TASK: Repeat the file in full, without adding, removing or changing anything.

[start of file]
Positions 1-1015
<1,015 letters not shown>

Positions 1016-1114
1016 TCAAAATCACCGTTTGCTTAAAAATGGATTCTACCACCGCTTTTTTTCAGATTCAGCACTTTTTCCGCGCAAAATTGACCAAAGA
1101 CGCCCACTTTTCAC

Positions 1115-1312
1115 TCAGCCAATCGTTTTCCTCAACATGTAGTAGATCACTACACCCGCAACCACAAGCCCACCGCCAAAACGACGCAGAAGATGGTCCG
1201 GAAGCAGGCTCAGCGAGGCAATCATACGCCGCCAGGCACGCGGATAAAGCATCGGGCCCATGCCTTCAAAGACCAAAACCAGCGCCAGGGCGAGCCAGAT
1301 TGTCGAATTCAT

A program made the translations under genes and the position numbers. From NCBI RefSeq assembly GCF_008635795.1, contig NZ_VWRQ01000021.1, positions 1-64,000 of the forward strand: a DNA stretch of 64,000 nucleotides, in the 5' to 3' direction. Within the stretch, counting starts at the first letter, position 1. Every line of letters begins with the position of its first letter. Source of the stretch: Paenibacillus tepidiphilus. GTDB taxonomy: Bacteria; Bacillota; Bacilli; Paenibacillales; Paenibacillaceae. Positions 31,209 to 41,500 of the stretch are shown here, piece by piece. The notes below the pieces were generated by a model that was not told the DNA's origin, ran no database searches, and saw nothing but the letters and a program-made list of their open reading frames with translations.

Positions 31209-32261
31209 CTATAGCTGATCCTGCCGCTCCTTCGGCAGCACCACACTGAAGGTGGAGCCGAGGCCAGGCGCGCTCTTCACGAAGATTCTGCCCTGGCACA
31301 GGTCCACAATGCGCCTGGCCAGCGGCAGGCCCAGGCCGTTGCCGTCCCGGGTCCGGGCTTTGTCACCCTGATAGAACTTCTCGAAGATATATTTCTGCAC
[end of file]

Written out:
Positions 1-1015
<1,015 letters not shown>

Positions 1016-1114
1016 TCAAAATCACCGTTTGCTTAAAAATGGATTCTACCACCGCTTTTTTTCAGATTCAGCACTTTTTCCGCGCAAAATTGACCAAAGA
1101 CGCCCACTTTTCAC

Positions 1115-1312
1115 TCAGCCAATCGTTTTCCTCAACATGTAGTAGATCACTACACCCGCAACCACAAGCCCACCGCCAAAACGACGCAGAAGATGGTCCG
1201 GAAGCAGGCTCAGCGAGGCAATCATACGCCGCCAGGCACGCGGATAAAGCATCGGGCCCATGCCTTCAAAGACCAAAACCAGCGCCAGGGCGAGCCAGAT
1301 TGTCGAATTCAT

A program made the translations under genes and the position numbers. From NCBI RefSeq assembly GCF_008635795.1, contig NZ_VWRQ01000021.1, positions 1-64,000 of the forward strand: a DNA stretch of 64,000 nucleotides, in the 5' to 3' direction. Within the stretch, counting starts at the first letter, position 1. Every line of letters begins with the position of its first letter. Source of the stretch: Paenibacillus tepidiphilus. GTDB taxonomy: Bacteria; Bacillota; Bacilli; Paenibacillales; Paenibacillaceae. Positions 31,209 to 41,500 of the stretch are shown here, piece by piece. The notes below the pieces were generated by a model that was not told the DNA's origin, ran no database searches, and saw nothing but the letters and a program-made list of their open reading frames with translations.

Positions 31209-32261
31209 CTATAGCTGATCCTGCCGCTCCTTCGGCAGCACCACACTGAAGGTGGAGCCGAGGCCAGGCGCGCTCTTCACGAAGATTCTGCCCTGGCACA
31301 GGTCCACAATGCGCCTGGCCAGCGGCAGGCCCAGGCCGTTGCCGTCCCGGGTCCGGGCTTTGTCACCCTGATAGAACTTCTCGAAGATATATTTCTGCAC